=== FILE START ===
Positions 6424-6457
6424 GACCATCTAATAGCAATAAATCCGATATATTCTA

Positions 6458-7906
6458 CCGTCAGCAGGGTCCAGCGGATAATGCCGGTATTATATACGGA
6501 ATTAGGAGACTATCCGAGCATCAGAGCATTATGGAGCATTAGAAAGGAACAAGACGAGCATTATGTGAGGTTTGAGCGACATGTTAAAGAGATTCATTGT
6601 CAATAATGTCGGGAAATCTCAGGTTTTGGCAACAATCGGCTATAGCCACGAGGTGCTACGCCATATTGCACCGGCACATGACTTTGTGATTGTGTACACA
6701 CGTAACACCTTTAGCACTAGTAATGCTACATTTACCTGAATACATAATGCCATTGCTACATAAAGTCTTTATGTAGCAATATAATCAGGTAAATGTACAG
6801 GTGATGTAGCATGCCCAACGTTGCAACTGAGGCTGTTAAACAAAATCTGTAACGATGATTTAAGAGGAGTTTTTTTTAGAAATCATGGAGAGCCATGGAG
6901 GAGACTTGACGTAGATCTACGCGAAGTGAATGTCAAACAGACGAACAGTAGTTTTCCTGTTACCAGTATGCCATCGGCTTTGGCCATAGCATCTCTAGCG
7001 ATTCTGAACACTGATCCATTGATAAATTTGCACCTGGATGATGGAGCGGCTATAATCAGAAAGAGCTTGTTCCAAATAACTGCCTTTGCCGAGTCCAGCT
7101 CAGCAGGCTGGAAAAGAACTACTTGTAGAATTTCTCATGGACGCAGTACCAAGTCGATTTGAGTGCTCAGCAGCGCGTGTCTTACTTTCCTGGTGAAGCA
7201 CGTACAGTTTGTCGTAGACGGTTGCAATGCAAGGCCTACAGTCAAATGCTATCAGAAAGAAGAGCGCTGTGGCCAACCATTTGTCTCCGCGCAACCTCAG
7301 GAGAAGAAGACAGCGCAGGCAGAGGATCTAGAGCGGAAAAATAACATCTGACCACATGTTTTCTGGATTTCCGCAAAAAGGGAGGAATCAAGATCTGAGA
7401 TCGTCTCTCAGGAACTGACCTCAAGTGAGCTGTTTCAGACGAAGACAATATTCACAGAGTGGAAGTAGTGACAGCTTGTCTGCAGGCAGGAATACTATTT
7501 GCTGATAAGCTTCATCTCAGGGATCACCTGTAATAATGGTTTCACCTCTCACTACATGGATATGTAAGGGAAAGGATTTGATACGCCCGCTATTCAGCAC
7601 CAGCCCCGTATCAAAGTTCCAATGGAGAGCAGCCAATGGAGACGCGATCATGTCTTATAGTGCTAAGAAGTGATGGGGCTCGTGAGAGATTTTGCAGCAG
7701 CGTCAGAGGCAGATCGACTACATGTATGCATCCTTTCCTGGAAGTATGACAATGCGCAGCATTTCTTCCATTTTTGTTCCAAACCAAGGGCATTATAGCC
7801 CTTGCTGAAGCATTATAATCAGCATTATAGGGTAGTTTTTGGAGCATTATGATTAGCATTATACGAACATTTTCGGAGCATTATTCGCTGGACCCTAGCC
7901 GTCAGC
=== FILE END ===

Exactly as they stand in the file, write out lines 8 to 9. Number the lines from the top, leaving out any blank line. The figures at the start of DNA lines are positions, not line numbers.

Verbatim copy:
6801 GTGATGTAGCATGCCCAACGTTGCAACTGAGGCTGTTAAACAAAATCTGTAACGATGATTTAAGAGGAGTTTTTTTTAGAAATCATGGAGAGCCATGGAG
6901 GAGACTTGACGTAGATCTACGCGAAGTGAATGTCAAACAGACGAACAGTAGTTTTCCTGTTACCAGTATGCCATCGGCTTTGGCCATAGCATCTCTAGCG